For the above mentioned reasons, the objective of our research is to know and analyze the degree of acquisition of the motor skill of the rolling at the end of the Primary Education stage and to establish the differences according to the center of study.
In this study, 75 schoolchildren (33 boys and 42 girls), aged between 11 and 12 years old, voluntarily participated. The students belong to three centers of Compulsory Primary Education of the number seven education district, of the city of Alicante (Spain). Of the three schools, one was public (CP), and two were private schools (CPR1 and CPR2). The selection of the schools was carried out by means of an accidental non-probabilistic sampling for convenience and availability. Both the parents of the students and the management of each school gave their consent for the completion of this study. The instrument used to measure the ability of the rollings (front-rear and cross axis) was the Scale for the assessment of basic motor skills (Fernández et al., 2007). This scale is composed of a dichotomous list of motor tasks (displacement, mobile management and roolings), each task can be assessed with two alternatives: adequate or not adequate. Specifically, the assessment of the motor skill of the rolling includes 8 items or tasks to be performed. The protocol of application of the scale was the following: 1.- Each task is explained before asking for its execution, in order every can understand it. 2.- The order of application of the motor tasks is the same as that expressed in the task list. If the task is successful, number one was written down, otherwise number 0 is written down. 3.- In case the first fails, a second attempt is allowed. If after failing a task, two other consecutive tasks are failed, subject finishes his trials. In order to analyze and establish the differences between the variables of the study, the statistical analysis performed has been invariant and multivariate, using the application of the SPSS 23.0 program. The technique used was the Anova statistic in order to compare means.
The obtained results indicate that the levels of acquisition of the turn in the total of the sample are four: low (18.7%), medium-low (33.3%), medium (36%) and medium-high (12%). When segregating the sample by school, we appreciate that there is a low percentage of students who achieve the medium-high level in this motor skill (CPR14.0%, CPR21.3% and CP6.7%). The average level is reached by almost half of the students of the CPR1 (42.3%), of the CPR2 (40%), and almost one third of the students of the CP (25.0%). Approximately half of CPR2 students (48.0%) have a medium-low level, unlike CPR1 (38.5%) and CP (12.5%). Finally, approximately half of the students in the CP school (41.7%) have a low level, unlike the CPR1 (7.2%) and the CPR2 (8.3%). There are no significant differences between schools. In the case of the rolling, our results show medium and medium-low levels, findings that differ from the study by Montesdeoca, Cabrera, Ruiz, and Barrera (2010), where a low level appears in this motor competence. Fear and motor incompetence were the causes that justified the low level, factors that also occurred in our study. As these authors point out, it would be necessary to analyze the type of content that is being worked on in the school environment. On the other hand, Ávalos (2013) evidences that Physical Education teachers include minimally the contents related to the rolling due to the lack of disposition of the students as a consequence of the fear that students show or lack of previous experiences in this kind of skills. The current sedentary life condition contributes to reduce the natural practice of these skills (Duncan & Stanley, 2012; Duncan, Stanley, & Leddington, 2013; Laukkanen, Pesola, Havu, Sääkslahti, & Finni, 2014) and children are 40% less active than 30 years ago (Rattigan & Biren, 2007).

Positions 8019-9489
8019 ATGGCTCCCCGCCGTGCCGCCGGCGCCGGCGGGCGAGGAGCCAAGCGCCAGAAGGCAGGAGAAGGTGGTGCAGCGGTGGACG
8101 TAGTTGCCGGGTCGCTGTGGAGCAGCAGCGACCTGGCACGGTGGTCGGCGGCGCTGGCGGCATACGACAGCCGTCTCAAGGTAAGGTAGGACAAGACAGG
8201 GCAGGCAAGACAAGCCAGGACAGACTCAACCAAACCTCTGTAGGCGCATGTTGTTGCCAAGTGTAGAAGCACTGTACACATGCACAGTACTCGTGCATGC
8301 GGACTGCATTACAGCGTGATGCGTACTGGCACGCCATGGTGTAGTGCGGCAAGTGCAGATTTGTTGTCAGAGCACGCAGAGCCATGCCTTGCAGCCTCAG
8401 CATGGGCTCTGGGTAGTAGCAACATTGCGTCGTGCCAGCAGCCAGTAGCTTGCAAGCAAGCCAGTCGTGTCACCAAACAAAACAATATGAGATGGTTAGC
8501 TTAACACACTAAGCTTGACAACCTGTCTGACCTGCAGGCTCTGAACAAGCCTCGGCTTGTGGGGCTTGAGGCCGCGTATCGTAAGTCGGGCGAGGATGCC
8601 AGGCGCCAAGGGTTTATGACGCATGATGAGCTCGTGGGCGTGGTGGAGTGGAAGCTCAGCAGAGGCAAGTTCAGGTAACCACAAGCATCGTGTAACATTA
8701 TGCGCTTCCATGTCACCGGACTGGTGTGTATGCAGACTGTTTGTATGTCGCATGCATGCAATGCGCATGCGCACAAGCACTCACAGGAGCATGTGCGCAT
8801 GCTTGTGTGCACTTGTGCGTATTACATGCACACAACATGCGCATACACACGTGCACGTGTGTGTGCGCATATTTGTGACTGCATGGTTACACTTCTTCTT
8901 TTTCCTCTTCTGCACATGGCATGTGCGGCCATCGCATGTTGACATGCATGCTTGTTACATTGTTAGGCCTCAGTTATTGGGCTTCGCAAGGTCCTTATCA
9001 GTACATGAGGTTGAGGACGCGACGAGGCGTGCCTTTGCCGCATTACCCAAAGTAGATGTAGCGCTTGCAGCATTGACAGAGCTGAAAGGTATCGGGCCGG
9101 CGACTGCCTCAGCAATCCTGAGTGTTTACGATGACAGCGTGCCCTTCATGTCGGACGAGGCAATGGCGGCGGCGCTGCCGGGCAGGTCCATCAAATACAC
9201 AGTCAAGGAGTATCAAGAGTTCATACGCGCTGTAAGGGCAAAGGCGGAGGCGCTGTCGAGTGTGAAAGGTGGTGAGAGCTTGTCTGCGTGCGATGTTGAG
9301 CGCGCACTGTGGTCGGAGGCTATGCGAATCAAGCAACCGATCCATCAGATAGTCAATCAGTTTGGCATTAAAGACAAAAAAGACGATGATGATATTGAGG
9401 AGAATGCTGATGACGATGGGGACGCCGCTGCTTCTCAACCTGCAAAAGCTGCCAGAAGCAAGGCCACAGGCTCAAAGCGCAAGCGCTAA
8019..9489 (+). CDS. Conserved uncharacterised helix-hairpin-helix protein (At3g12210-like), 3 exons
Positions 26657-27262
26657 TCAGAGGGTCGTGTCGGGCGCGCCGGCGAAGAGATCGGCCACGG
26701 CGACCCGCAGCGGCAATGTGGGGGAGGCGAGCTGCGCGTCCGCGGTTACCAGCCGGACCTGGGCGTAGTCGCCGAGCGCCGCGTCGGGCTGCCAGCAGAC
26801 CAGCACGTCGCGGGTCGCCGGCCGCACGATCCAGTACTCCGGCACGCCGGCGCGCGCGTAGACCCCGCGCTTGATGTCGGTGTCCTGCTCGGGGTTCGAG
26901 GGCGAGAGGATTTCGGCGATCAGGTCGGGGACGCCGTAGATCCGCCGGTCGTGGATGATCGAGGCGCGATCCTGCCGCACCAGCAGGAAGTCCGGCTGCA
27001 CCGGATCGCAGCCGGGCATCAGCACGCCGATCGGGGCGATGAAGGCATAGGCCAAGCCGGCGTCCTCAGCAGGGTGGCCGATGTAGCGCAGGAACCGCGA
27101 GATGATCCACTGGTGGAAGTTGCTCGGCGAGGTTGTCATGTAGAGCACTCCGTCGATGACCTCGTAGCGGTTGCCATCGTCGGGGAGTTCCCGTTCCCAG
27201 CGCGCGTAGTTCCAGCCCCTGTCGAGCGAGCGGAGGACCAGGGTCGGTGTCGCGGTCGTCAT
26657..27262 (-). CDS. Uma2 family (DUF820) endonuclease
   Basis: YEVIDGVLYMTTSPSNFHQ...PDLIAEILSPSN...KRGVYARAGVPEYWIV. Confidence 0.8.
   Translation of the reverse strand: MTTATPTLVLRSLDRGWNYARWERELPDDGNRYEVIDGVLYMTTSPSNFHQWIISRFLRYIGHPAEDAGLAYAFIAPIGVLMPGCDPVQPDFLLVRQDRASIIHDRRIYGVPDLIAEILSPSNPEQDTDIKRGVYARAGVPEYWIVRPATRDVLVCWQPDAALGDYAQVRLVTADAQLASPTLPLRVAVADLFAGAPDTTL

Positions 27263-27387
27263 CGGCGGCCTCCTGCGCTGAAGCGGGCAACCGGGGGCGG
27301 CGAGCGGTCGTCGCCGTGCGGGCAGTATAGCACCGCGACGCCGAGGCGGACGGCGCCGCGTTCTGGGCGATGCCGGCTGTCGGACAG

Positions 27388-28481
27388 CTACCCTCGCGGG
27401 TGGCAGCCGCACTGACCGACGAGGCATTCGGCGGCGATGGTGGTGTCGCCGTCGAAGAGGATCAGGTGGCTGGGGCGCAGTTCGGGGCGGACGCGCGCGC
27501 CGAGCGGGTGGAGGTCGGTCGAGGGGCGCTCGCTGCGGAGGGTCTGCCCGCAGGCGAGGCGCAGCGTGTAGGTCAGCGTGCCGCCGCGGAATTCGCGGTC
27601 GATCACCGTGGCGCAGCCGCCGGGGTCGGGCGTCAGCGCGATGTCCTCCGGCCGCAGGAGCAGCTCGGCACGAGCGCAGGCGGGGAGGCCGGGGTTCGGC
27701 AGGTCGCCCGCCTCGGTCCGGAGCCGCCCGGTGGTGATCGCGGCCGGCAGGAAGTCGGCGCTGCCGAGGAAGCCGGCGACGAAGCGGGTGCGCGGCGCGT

Ávalos, M. A. (2013). Las habilidades gimnasticas y acrobáticas: causas y condicionantes de un aprendizaje en riesgo (Tesis doctoral). Universidad de Alicante. Batalla, A. (2000). Habilidades motrices. Barcelona : INDE. Bronfenbrenner, U. (1979). Ecology of human development. Boston: Havard University Press. Clark, J. (2007). On the problem of motor skill development. Journal of Physical Education, Recreation & Dance, 78(5), 39-44. Duncan, M. J., & Stanley, M. (2012). Functional movement is negatively associated with weight status and positively associated with physical activity in British primary school children. Journal of Obesity, 1-5. doi:10.1155/2012/697563 Duncan, M., Stanley, M., & Leddington, S. (2013).The association between functional movement and overweight and obesity in British primary school children. Sport Science & Rehabilitations, 1-8. doi: 10.1186/2052-1847-5-11 Férnandez, E., Gardoqui, M., & Sánchez, F. (2007). Escala para la evaluación de las habilidades motrices básicas. Madrid: Stock Cero S. A. Hardy, L., Reinter-Reynolds, T., Espinel, P., Zask, A., & Okely, A. (2012).Prevalence and correlates of low fundamental movement skill competency in children. Pediatric, 130(2), 390-398. Haywood, K., & Getchell, N. (2014). Life span motor development. United States: Human Kinetcs. Herazo, Y., Domínguez, A., & Zota, I. (2009). Estadios de los patrones motores fundamentales en una escuela regular. Fisioterapia, 32(2), 66-72. Laukkanen, A., Pesola, A., Havu, M., Sääkslahti, A., & Finni, T. (2014). Relationship between habitual physical activity and gross motor skills is multifaceted in 5‐to 8‐year‐old children. Scandinavian Journal of Medicine & Science in Sports, 24(2), 102-110. Montesdeoca, R., Cabrera, D., Ruiz, G., & Barrera, H. (2010). Comparativa de las habilidades motrices básicas entre tenistas de 10 a 12 años. AIESEP. A Coruña, 26-29 de Octubre. Rattigan, P., & Biren, G. (2007). Battling obesity in K-12 learners from an exercise physiology perspective. Journal of Physical Education, Recreation & Dance 8(78), 34-39. Rivadeneyra, M. L., & Sicilia, A. (2004). La percepción espacio-temporal y la iniciación a los deportes de equipo en primaria. Barcelona: INDE. Ruiz, L. M. (1987) Desarrollo motor y actividades físicas. Madrid: Gymnos. Ruiz, L. M. (1997). Deporte y aprendizaje. Procesos de adquisición y desarrollo de habilidades. Madrid: Visor. Sánchez, F. (1990). Didáctica de la educación física y el deporte. Madrid: Gymnos. Vega, L. (2015). Asociación entre sobrepeso, obesidad y nivel de habilidades motrices básicas en niños escolares de educación primaria de Alicante (Tesis doctoral). Universidad de Alicante.